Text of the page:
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Loss of Taste

Causes, Possible Conditions, Questions & Related Topics

Key Points

  • The article identifies seven main causes of loss of taste, including smoking, certain medications, gum inflammation, injury, surgery, nutritional deficiency, and aging.
  • It also outlines several health conditions that can lead to loss of taste, such as common cold, influenza, COVID-19, Bell’s Palsy, sinusitis, strep throat, middle ear infection, and sore throat.
  • The article emphasizes that loss of taste is a common symptom of COVID-19, and encourages those experiencing it to consider getting a COVID test.
  • It provides a list of questions that a doctor may ask to diagnose the cause of loss of taste.
  • The article also explains that loss of taste can be referred to in various ways, including impaired taste, ageusia, dysgeusia, hypogeusia, taste loss, or metallic taste.

Top 7 Loss of Taste Causes

1. Smoking

Tobacco products like cigarettes and cigars contain a wide range of irritants, heavy metals, and carcinogenic molecules that can reduce taste sensitivity and cause loss of taste.[1] Smoking can also reduce blood supply to the taste buds to result in loss of smell or taste.[2] Loss of taste related to smoking is more common in those who smoke heavily, and can naturally reverse after a person quits smoking.

2. Certain Medications

Loss of taste is a side effect of many different types of medications, including antihistamines (e.g., prednisone), anti-inflammatory drugs (e.g., aspirin, ibuprofen), heart medications (e.g., propranolol, diltiazem), and antipsychotics (e.g., diazepam, bupropion).[3] Thyroid medications, lithium, and cancer drugs may also cause loss of taste.

3. Gum Inflammation

Gums that become inflamed on behalf of gingivitis, periodontal disease, and other oral health problems can lead to loss of taste or an unpleasant taste. Loss of taste and taste disorders caused by poor oral health usually occur due to damaged nerves and taste receptors.[4]

4. Injury

Injuries to the head, ear, mouth, and nose can lead to loss of taste on behalf of nerve damage to these areas or parts of the brain.[5] People who suffer the loss of taste due to an injury will usually recover their sense of taste naturally, as their bodies heal.

5. Surgery

Any surgery performed on the head, mouth, throat, nose, or ear can result in loss of taste if the surgery affects nerves in these areas. Anesthetic agents used to reduce or eliminate pain during surgery are also found to cause loss of taste for between 1 and 2 weeks following the procedure.[6]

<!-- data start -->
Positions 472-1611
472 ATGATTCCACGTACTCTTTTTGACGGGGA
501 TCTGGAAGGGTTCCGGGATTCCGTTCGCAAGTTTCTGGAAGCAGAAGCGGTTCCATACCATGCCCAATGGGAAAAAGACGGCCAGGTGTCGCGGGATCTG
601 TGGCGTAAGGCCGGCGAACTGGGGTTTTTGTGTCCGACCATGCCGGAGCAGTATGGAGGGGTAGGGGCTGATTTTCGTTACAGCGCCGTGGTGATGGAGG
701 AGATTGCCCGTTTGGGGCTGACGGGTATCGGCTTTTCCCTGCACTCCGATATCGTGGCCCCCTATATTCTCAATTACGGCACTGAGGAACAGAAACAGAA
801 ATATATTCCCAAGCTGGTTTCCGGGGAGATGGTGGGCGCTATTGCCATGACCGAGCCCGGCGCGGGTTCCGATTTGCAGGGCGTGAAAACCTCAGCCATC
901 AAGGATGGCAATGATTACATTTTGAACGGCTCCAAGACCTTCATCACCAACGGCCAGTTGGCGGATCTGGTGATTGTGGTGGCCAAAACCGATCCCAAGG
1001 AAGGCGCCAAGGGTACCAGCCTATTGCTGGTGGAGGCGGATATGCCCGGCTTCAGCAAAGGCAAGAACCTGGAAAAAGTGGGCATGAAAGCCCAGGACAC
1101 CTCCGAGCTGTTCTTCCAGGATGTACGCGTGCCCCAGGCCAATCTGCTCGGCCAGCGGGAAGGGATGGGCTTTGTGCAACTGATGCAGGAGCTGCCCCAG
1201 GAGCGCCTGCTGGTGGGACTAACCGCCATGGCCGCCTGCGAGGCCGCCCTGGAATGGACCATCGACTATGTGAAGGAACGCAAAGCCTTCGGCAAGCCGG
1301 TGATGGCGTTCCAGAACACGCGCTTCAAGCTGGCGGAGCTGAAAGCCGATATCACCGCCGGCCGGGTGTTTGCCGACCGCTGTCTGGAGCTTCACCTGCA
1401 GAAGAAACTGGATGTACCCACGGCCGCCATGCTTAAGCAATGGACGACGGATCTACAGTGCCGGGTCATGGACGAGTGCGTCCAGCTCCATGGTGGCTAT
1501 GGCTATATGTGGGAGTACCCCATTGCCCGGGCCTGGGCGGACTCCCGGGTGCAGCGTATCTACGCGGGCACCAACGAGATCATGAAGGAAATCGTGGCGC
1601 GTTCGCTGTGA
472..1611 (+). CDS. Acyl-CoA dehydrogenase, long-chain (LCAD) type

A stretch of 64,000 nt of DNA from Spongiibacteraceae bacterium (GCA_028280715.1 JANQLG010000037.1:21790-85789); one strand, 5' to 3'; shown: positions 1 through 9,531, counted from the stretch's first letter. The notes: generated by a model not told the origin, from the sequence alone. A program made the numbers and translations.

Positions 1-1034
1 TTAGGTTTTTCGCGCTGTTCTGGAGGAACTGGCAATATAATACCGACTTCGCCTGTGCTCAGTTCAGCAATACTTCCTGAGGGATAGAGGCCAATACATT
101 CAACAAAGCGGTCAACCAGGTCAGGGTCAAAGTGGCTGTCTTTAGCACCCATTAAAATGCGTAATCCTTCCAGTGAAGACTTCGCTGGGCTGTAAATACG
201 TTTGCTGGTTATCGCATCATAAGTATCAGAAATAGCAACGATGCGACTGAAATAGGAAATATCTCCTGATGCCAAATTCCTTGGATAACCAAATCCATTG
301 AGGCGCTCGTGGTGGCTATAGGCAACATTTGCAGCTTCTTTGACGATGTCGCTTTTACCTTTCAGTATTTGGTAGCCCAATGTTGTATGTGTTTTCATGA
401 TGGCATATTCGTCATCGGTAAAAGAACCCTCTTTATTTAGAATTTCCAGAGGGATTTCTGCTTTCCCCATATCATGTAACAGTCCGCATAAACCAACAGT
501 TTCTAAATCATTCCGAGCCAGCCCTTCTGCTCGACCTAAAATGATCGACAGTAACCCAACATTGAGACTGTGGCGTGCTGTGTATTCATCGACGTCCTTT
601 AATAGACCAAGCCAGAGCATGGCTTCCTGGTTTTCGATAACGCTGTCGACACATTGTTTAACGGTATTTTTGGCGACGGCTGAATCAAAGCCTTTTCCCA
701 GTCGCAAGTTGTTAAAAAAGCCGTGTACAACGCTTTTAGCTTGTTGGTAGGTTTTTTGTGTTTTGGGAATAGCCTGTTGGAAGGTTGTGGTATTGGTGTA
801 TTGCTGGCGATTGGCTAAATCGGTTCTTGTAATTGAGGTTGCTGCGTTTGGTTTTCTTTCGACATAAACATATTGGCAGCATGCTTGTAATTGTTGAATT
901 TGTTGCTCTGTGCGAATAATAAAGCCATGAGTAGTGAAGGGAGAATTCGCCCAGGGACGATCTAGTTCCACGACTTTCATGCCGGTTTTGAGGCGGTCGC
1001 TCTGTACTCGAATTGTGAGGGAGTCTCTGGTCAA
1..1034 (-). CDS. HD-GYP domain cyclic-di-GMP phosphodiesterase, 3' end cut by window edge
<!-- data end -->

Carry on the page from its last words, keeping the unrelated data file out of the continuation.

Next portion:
6. Nutritional Deficiency

Certain vitamins and minerals such as zinc and vitamin B12 play important roles in taste perception. Therefore, being deficient in these nutrients can lead to loss of taste.[7] Improving nutrition and eating foods high in zinc and B12 can often help restore taste sensitivity.

7. Aging

Taste sensitivity usually decreases after the age of 60 on behalf of reductions in saliva production and the number of taste buds.[8] Taste buds also begin to shrink as part of the natural aging process to result in loss of taste. Sweet and salty tastes are often lost first, followed by bitter and sour tastes.[9]

Possible Health Conditions Related to Loss of Taste

1. Common Cold

Common cold symptoms such as stuffy nose and congestion affect nerves and tissues in the nose related to the sense of smell, which can also impair the sense of taste.[10] Other symptoms associated with the common cold include sore throat, runny nose, cough, and headache. Most people can recover from the common cold within 7 to 10 days.[11]

2. Influenza

Loss of taste may be a symptom of influenza due to the way this respiratory illness causes a stuffy nose.[10] Influenza shares many of the same symptoms as the common cold, but comes on more suddenly and has the potential to be life-threatening. Common symptoms of influenza include fever, sore throat, cough, and fatigue.[12]

3. Coronavirus (COVID-19)

COVID-19 is a contagious respiratory illness that produces symptoms of fever, dry cough, shortness of breath, and general malaise.[13] Loss of taste may also occur with COVID-19, including in asymptomatic patients who may not experience any other symptoms of illness. Loss of taste associated with COVID-19 can set in anywhere between 2 and 14 days after exposure to the virus.[14]